WARC files of crawled University web pages in Preservica.

WARC files of crawled University web pages in Preservica.

In the future I’d like to look into adding relevant external web pages to the collections. In due course, we also hope to be able to catalogue and make web crawls accessible. In the longer term I would like to look into archiving social media profiles.  These are far more challenging to preserve due to log-in requirements and the large number of interactive elements, but they are arguably just as important as standalone web pages. The posts are far more ephemeral than web pages and we are reliant on the platform to maintain them.  They are also a key way that the University communicates with the public.


Covid-19 Collecting and the University of Bristol Community

Like me, you might well be sick of the phrase that we are living through interesting times, though it could be argued that living through a Covid-19 lockdown and trying to work/study from home, is ‘interesting’.

As this is the case, and as we like to collect contemporary materials which may go into a future archive relating to the coronavirus and how it has affected the University of Bristol Community, we are proposing a collection of Covid-19 related materials.

We are well aware that this is a stressful and sensitive situation for all, and that many of you are more busy than usual; trying to adapt to new situations; working to care for people and develop strategies to combat the pandemic; and suffering losses of loved ones. However we would appeal to you all as part of your busy day to consider what is happening around you, and if you think it could be relevant to how people in the future will study how we coped with the Covid-19 pandemic, do please get in touch with us.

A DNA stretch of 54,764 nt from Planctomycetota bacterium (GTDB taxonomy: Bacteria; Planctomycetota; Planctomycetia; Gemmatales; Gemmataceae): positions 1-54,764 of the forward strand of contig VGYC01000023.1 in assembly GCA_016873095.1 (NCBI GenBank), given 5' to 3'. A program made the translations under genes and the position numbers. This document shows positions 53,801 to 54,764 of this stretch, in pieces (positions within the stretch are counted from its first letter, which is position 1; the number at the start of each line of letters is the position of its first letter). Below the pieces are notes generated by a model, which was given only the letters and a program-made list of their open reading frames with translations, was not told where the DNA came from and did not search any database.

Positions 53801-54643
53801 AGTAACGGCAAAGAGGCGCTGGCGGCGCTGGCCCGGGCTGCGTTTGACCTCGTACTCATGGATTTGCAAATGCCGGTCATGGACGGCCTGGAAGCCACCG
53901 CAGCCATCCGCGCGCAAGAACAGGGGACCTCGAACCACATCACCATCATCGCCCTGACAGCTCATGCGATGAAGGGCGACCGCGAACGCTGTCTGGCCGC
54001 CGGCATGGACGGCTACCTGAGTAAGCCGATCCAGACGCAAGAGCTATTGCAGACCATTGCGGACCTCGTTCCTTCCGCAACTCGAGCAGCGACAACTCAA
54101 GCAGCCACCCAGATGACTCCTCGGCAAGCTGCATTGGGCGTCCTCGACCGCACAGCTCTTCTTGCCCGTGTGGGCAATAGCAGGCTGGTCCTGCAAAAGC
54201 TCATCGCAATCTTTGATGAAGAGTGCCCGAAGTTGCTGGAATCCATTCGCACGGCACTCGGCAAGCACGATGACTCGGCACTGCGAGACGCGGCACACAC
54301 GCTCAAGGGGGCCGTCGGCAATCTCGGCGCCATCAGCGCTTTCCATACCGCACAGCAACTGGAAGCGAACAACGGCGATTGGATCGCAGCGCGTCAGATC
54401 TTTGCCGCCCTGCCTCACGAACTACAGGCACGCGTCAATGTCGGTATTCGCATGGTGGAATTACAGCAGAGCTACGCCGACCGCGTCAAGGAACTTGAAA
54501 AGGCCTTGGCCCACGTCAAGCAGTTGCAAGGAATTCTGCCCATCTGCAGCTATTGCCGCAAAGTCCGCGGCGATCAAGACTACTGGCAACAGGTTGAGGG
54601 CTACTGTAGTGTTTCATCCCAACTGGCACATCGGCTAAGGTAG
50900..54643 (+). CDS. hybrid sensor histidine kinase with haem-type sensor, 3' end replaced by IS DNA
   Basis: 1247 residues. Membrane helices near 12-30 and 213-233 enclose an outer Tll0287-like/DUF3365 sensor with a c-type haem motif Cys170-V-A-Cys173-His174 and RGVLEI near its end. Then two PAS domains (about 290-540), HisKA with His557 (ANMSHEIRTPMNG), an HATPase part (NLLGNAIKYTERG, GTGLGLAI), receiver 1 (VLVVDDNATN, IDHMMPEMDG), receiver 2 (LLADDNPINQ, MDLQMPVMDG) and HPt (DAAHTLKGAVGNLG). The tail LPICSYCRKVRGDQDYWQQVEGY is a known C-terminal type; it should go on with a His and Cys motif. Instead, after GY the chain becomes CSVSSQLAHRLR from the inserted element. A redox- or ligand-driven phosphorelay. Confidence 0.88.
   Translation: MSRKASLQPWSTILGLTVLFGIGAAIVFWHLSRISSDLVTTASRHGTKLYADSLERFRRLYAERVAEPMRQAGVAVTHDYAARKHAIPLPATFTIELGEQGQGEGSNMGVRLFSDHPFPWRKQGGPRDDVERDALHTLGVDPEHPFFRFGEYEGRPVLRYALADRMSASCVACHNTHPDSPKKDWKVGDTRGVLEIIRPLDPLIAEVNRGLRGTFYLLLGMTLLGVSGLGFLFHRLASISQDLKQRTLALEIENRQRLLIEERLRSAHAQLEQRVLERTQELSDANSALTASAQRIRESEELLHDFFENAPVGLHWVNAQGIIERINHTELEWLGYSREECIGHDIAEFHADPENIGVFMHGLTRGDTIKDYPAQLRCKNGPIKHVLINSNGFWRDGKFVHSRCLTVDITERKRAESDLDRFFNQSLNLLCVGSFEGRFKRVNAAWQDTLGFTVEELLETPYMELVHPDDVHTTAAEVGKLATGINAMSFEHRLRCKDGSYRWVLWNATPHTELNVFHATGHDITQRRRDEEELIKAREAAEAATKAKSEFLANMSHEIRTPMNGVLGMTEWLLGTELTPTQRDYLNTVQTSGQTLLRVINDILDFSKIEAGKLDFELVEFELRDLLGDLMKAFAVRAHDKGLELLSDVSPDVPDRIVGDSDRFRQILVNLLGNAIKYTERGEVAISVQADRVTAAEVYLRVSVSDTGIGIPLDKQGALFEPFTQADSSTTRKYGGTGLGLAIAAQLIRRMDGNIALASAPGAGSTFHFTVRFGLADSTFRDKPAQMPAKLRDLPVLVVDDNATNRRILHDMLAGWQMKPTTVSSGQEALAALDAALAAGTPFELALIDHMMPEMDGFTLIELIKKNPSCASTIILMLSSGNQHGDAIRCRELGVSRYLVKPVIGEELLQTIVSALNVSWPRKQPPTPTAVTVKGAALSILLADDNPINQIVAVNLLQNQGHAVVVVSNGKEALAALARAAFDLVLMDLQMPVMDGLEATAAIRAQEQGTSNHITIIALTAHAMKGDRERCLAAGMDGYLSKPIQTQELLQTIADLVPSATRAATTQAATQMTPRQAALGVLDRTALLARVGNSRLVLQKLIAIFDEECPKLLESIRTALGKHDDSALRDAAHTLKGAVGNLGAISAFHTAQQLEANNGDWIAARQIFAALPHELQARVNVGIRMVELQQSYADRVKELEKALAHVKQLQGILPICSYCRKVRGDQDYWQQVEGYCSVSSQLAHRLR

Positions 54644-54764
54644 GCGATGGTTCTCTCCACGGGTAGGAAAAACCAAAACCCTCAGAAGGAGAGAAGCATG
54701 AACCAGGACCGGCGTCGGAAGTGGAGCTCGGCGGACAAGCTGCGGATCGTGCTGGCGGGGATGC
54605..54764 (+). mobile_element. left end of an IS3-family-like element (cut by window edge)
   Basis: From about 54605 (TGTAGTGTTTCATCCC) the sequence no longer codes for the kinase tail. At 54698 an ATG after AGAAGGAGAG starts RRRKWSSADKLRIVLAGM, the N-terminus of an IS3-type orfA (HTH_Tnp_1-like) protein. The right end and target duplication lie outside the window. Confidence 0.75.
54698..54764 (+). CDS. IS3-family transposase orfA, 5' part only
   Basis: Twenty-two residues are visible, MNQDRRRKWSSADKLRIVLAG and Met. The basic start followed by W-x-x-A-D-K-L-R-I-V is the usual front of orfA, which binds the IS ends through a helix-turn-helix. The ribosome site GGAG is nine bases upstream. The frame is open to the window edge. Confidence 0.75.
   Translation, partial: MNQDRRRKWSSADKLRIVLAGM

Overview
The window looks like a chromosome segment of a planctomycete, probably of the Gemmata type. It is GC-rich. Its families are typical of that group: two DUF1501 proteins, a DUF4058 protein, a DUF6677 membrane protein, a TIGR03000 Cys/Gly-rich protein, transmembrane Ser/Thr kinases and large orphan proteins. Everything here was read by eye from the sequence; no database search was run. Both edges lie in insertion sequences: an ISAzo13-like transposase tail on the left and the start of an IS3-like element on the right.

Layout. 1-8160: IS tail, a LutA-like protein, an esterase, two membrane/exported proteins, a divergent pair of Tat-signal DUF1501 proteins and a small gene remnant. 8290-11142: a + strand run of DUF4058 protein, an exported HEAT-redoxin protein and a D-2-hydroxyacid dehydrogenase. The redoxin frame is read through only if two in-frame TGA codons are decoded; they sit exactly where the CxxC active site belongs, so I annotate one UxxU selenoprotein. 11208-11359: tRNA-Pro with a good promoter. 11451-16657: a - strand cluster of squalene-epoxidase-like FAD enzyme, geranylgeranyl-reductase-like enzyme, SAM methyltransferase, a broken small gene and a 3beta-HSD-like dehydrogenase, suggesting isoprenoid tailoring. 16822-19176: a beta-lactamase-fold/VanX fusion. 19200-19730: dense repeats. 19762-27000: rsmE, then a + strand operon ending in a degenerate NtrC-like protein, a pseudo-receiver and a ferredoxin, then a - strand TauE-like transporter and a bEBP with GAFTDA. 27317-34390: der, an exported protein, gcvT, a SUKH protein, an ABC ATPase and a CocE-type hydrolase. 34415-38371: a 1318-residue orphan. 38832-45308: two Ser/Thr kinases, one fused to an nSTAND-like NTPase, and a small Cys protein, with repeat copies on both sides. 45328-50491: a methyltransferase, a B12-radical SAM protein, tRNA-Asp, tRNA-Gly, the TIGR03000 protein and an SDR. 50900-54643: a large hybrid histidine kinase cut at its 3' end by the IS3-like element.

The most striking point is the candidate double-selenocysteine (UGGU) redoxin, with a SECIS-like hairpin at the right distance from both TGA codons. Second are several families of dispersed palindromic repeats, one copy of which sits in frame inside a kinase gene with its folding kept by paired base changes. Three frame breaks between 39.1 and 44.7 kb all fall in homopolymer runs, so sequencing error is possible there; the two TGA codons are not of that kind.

We should receive archives of committees and the like due to our current collecting of archives of the University of Bristol, but there are many other strands that will be of interest.

-Webpages and SharePoint sites: The University Coronavirus web pages and share point sites for students and staff



The work with the Community to help, support, and discover

The work of the Uncover team

We have created our own SharePoint site so people can upload material and submit it to us. This is new to us, so let us know if there are any problems with it.  It is now available here: https://uob.sharepoint.com/teams/grp-Covid-19-collecting

-Press and media: Our academics and students are busy engaging with many forms of media, (we are aware of the public relations web pages and thank them for being supportive)

-Social Media: Blogs, twitter, Instagram, twitter, facebook, yammer. All of which may show a more informal side of what is happening

-Emails: From colleagues/managers/schools to students/staff/individuals giving support and laying down new regimes/suggestions

-Talks and interviews: Such as staff addresses and talks from individual academics.